Wild Lily: L. sargentiae Wilson 1912

Another significant discovery by E. H. Wilson, who first collected L. sargentiae in 1903 in the Tung valley in Szechwan, where it grows

between rocks on shale and among grass and scrub. The climate in this region is well known for its hot summers and long, cold winters.

The round bulb, 6 inches in diameter, has broad, red-purple scales. The stem, too, is purple, and grows 4-5 feet tall; it bears many dark-green, closely spaced, lanceolate leaves – broader than those of L. regale -with bulbils in their axils. The large, funnel-shaped flowers are pure-white within, have a yellow throat, and are shaded in cither purple-pink, brown or green on the outside. The rose tints on the outside of the petals are remarkable in so far as they even spread to the inside, and breeders have succeeded in emphasizing this characteristic in the Pink Trumpets. The plant carries up to 18 elegantly recurved and dcliciously fragrant blooms, which appear two weeks later than those of L. regale. Purple anthers, brown pollen, purple style and stigma. Multiplication by axil bulbils and seeds; seeds germinate immediately; more delicate than L. regale; requires good drainage, a warm location or a cool greenhouse, and rich soil.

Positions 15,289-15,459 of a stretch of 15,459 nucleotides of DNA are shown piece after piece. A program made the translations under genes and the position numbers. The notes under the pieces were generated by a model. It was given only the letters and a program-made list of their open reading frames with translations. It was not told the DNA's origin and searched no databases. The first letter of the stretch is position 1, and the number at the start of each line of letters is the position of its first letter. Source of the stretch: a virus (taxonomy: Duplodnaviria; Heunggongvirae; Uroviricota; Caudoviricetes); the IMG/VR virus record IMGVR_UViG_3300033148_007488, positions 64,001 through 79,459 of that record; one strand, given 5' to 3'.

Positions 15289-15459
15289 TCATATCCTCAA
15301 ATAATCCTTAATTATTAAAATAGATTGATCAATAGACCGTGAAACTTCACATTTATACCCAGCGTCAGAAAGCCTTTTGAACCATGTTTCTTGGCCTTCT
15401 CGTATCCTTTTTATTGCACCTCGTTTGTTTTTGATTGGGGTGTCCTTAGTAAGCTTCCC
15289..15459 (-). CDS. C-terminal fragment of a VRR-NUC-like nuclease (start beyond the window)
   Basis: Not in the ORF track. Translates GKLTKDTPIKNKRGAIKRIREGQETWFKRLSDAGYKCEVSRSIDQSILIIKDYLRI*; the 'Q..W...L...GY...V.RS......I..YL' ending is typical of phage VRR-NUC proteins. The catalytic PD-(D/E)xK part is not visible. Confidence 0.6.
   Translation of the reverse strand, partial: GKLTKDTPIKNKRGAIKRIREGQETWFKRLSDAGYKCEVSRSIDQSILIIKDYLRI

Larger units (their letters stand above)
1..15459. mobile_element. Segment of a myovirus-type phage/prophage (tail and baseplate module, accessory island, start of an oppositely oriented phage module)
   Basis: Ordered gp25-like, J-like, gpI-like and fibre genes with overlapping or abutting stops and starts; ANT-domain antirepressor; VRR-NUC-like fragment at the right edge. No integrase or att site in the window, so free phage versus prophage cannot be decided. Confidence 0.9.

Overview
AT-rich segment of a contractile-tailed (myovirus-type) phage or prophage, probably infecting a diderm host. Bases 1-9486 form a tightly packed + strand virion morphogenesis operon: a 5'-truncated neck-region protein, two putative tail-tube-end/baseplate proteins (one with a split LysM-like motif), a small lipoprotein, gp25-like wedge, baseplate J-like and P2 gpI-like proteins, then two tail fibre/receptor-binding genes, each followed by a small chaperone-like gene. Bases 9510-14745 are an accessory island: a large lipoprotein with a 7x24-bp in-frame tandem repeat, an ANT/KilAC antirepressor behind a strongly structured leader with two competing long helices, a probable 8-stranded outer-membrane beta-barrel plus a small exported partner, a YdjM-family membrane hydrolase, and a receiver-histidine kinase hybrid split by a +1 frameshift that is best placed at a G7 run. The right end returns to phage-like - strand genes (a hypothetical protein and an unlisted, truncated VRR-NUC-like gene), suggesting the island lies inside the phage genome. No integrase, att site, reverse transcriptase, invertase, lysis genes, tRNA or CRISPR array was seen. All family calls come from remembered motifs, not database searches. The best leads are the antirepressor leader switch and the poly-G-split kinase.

Crosses with L. regale (L. x imperiale), with L. henryi (L. x aurelian-ense).

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